Methodological Proposals for Simulation Games: The Transcoding Pattern1

Methodological Proposals for Simulation Games: The Transcoding Pattern1

Cesare Fregola (Roma Tre University, Italy)
DOI: 10.4018/978-1-60566-930-4.ch007
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This chapter introduces the transcoding pattern, used in simulation games, to organize the language, the setting and the learning environment, defining the course of learning on various levels of abstraction. The aim is to facilitate the construction of a language that can be used in the processes of the mathematicization of reality and in math teaching in general. In order to give the reader a better understanding of the ideas and components of this process, an example of the transcoding pattern is provided before going on to describe the objective of our research the simulation game.
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In schools motivation to learn how to learn mathematics can be encouraged by an approach that orientates communication in such a way that it takes account of the real possibilities of children’s abstraction, and teacher awareness of the meaning that children attribute to the words they use.

Mathematical learning requires continual transition from experiential and informal codes used by children, to codes based on symbolic representations characterised by growing levels of abstraction and means of representation that become increasingly formal and complex.

From this perspective the design and realisation of learning environments can become a key element for the teaching of mathematics regardless of the different keys of interpretation that mathematicians, educational psychologists, educational experts, primary and secondary school maths teachers attribute to the learning process on the basis of theories developed within their respective disciplines, or with respect to the consolidated praxis used as a methodology.

Each discipline, in its turn, refers to a language characterised by a specific repertoire that requires an equally specific access code; it is difficult to organise the teaching of mathematics in a corpus starting from the ability to master different languages (at least, those of general teaching theory, educational psychology, science teaching and so on) that would allow us to organise learning environments on the basis of the specific and general learning needs of children, teaching strategies and the specific nature of arithmetical and geometric language.

In fact, mathematics continues to spread panic2; the number of mathematicians is declining and awareness of the educational value of mathematical learning is not very widespread. Here are, therefore, certain question marks underpinning our approach to the teaching of mathematics in primary schools:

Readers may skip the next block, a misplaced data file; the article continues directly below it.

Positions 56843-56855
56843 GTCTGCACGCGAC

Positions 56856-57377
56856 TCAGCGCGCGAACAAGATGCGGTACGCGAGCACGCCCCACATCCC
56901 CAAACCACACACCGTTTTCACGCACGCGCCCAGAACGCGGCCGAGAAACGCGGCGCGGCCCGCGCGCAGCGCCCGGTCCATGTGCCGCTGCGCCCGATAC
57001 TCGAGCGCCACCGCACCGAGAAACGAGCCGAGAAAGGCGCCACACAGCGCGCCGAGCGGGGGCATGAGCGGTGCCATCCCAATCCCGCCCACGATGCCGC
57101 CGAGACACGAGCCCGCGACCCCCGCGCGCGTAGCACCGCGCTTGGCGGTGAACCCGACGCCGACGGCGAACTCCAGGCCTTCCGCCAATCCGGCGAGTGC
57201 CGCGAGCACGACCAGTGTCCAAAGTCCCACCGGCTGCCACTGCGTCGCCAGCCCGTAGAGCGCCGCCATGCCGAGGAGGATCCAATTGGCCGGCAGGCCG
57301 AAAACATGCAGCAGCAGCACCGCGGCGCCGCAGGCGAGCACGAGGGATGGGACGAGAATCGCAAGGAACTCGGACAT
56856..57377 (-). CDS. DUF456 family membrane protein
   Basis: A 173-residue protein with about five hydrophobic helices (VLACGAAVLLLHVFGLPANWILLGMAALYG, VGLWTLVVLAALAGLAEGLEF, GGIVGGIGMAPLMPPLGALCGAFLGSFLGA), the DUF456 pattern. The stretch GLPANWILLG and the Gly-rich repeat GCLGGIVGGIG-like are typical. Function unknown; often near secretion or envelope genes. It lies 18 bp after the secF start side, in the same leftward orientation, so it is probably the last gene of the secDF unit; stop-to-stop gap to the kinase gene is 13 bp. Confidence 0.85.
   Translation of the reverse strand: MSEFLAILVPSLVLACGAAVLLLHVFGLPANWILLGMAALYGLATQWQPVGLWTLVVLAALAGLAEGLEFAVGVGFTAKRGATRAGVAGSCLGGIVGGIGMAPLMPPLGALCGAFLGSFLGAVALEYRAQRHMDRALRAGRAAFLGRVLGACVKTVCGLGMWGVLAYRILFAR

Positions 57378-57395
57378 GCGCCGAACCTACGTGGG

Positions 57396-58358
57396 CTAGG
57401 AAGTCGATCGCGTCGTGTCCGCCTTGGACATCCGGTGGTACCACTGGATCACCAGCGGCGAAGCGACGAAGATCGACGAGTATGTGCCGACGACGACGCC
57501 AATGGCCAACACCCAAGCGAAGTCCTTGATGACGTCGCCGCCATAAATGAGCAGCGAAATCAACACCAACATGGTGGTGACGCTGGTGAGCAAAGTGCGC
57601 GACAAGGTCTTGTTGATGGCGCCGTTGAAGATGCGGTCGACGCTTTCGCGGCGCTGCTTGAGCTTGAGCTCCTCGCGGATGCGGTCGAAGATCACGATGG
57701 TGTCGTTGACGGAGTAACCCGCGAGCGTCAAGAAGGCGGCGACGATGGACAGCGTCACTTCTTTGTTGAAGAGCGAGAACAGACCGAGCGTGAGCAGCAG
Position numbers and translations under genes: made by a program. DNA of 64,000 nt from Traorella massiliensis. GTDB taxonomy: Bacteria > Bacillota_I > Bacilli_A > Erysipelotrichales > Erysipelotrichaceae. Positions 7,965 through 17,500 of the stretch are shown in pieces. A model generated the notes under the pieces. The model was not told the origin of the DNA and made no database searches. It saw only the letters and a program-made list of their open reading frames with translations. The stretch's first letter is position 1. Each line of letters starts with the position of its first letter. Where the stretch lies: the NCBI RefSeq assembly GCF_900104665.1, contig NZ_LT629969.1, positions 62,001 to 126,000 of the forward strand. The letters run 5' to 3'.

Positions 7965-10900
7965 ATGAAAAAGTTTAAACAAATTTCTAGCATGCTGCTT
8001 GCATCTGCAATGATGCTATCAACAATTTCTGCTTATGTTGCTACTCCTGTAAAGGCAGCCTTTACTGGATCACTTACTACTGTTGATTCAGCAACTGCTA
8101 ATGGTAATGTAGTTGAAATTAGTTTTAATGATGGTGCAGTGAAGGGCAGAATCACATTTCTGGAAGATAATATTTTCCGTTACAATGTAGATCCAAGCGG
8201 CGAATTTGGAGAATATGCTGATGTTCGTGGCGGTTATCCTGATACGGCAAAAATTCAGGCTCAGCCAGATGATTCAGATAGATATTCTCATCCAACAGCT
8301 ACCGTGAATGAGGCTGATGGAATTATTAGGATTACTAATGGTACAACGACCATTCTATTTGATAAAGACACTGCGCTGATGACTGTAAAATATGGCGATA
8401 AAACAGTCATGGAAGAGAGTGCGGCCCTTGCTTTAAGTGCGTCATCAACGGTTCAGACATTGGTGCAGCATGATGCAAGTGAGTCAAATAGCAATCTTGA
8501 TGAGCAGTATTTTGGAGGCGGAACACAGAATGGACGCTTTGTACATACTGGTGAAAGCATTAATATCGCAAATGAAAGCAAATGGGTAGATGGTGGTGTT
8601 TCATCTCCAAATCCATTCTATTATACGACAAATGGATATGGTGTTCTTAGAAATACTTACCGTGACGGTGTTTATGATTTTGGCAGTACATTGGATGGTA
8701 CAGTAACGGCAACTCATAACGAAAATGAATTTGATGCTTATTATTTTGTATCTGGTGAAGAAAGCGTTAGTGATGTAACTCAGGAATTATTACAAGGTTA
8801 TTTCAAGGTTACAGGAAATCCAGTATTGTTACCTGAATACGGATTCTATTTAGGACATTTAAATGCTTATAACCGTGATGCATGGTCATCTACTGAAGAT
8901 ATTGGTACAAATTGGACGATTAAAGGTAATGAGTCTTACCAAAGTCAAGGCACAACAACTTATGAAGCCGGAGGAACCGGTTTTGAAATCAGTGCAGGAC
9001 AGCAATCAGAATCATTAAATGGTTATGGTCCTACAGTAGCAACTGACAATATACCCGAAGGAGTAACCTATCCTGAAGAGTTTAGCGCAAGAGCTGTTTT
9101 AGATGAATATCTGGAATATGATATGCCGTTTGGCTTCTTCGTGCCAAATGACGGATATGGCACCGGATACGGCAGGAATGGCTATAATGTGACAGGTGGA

• 1.

    How to introduce interface codes that are part of the process of stimulation, re-enforcement and organisational capacity of learning in order to tackle mathematical language when the conditions are developed for a dynamic and coherent process of abstraction and formal representation of concepts?

  • 2.

    Can we accept substantial rigour of the language to be utilised in order to create the conditions in which motivation arises and maintain motivation when the complexity of formal mathematical language increases?

  • 3.

    Which learning strategies can be stimulated in order to develop the construction of mathematical language in such a way that the necessarily less formal linguistic approach does not get in the way of understanding the concepts or introduce distortions in the use of a language (i.e., mathematical language) that does not allow for individualistic modifications?

  • 4.

    Can we assume responsibility for the construction of a borderland between mathematical language and the meta-language that interprets the basic concepts in a way that is accessible to children?

  • 5.

    Can we accept, for the time being, less formal rigour, monitored so that it does not prejudice the understanding of concepts and the future application of the rules and procedures of mathematical language?

The aforementioned list, based on experience of several research projects carried out in primary schools, as well as on an understanding of the literature, has led us to introduce the transcoding pattern3 in our approach to the teaching of mathematics. From the didactic point of view, the transcoding pattern is used to organise the language, the classroom and the overall learning environment, by organising the processes on different levels of abstraction in order to facilitate the construction of a language that is both accessible and a sound basis on which to build a formal mathematical language (Piu A., 2002).


The Process Of Transcoding

Each communicative act utilises a specific semiotic register, which implies two abilities

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